Mystery bass just short of ‘teener’ status bagged at Lake Hodges

THIS 9-POUND LAKE HODGES LARGEMOUTH was caught by Escondido angler Joe Arenas who was working a Senko near the Pump Station.

Not the only wall hanger to hit the scale


ESCONDIDO— Lake Hodges might not look the same with its city-mandated low water level and no trailered boats zipping around, but one characteristic that seems to have powered through is the lake’s tendency to kick out tanker largemouth in not-quite-spring-yet March. It’s been going on in essentially all but the first week since it opened for the 2024 season, and the biggest bass this time around is one that, unfortunately, will remain under the curtain of semi secrecy.

Western Outdoor News was contacted about four times in as many days when a lake regular stuck a 13 pounder. The angler (who was named by one of the sources) did not post photos anywhere, and he indicated to lake staffers that he wanted to keep the specifics of the catch on the down low. WON field staffer Brady Garrett frequents Hodges in his “flying saucer” (it will make sense if you spot him in it) and knew exactly who the angler is and described him as “a kayak guy who is always out there when I am, and he’s always cool when you talk to him.”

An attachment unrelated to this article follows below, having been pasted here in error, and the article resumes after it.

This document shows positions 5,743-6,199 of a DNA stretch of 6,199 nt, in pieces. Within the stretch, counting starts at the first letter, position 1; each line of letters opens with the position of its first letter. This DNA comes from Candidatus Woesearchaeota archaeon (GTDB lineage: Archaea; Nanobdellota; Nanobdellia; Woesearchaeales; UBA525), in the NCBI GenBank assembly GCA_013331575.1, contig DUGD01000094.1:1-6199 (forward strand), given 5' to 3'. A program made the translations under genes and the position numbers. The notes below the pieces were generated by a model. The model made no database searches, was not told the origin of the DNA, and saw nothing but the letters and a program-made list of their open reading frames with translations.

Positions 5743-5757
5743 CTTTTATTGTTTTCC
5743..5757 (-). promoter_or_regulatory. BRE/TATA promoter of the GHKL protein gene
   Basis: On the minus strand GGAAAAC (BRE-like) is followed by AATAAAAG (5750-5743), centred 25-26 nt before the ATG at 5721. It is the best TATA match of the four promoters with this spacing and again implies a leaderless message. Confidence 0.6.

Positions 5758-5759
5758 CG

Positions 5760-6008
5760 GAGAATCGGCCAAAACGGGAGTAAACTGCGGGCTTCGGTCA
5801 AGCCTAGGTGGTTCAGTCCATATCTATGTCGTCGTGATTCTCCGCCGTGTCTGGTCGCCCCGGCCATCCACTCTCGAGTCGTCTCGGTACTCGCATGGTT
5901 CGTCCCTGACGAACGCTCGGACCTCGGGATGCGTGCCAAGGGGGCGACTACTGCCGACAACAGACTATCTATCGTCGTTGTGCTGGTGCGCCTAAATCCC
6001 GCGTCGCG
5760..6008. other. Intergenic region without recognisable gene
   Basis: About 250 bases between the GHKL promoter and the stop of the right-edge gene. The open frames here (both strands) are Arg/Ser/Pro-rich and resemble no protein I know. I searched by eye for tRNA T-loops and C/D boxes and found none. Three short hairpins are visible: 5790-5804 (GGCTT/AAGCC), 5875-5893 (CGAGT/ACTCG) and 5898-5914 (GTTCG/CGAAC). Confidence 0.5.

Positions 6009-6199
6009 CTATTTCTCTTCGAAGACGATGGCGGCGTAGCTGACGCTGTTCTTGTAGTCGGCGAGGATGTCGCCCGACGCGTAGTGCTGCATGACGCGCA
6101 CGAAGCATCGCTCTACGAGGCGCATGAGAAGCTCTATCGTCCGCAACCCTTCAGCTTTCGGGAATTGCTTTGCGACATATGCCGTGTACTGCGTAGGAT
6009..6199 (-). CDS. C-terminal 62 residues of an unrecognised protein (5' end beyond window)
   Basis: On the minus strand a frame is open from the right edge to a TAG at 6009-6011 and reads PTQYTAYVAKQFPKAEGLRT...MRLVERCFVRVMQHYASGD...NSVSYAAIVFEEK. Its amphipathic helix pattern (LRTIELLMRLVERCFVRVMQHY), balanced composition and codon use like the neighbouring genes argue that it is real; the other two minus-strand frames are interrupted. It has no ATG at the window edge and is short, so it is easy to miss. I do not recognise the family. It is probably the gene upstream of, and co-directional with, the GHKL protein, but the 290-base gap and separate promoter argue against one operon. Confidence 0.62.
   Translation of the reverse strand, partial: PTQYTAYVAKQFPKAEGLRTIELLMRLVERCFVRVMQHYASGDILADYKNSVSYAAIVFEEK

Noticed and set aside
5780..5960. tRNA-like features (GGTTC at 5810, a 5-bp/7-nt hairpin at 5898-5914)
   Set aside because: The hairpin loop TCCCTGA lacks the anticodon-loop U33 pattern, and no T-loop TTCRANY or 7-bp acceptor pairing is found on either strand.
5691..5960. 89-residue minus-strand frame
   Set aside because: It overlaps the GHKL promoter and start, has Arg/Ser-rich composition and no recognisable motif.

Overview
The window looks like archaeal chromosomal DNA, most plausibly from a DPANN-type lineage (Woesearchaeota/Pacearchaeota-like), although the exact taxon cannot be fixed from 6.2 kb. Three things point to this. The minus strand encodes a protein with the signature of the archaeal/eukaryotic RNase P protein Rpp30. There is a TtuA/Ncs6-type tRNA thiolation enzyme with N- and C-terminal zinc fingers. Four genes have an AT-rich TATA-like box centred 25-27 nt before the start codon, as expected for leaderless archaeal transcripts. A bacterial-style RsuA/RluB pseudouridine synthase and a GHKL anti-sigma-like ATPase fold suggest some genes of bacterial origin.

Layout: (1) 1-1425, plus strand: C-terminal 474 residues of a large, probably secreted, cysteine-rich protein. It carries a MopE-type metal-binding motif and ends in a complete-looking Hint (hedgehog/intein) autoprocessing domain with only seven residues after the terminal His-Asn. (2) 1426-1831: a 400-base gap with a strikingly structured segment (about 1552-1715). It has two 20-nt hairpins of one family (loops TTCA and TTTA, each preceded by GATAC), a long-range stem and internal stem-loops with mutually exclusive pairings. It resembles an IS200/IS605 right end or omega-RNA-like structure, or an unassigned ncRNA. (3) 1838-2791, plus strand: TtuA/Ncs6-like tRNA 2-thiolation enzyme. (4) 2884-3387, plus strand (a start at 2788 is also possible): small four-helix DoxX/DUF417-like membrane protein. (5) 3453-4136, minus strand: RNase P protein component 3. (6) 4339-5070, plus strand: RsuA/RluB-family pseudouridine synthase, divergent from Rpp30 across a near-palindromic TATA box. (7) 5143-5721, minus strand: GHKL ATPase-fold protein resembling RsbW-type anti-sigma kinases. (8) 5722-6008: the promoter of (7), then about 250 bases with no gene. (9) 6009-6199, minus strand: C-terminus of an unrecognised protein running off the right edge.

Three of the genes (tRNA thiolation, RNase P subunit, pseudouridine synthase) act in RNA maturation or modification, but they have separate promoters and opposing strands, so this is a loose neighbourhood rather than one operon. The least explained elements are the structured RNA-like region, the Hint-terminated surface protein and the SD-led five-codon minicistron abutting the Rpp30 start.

According to concession manager Laina Ruiz, “he’s super legit and has been fishing at Hodges for so long. He’s one of those dedicated old timers.”

Ruiz said she also confirmed the fish was caught on a plastic worm, but that was about it for the good stuff as far as that fish is concerned, but there was plenty more to talk about.

“It was insanely busy all weekend.” Ruiz told WON. “A bunch of people said the bass are coming up to spawn already, which is super early for Hodges. A bunch of people caught sixes a couple nines. It seems like Senkos are a good way to go. Crappie are still good by the peninsula point off crappie jigs.”

One of those bigs was a 9 pounder hauled in by Escondido angler Joe Arenas who was casting a Senko from shore near the Pump Station. Joe Larson was another basser working out of a ‘yak, and after three hours of nada, he broke a couple off only to stick a 7 pounder to go along with a 4 and a pair of 3-pound largemeouth.

As for the crappie, that’s one species that has been cranking since the gate opened in February. Both huge numbers and quality are available, it’s just a matter of locating them on the right structure spot and hitting them with jigs. Kayak guys with electronics are getting the best of it.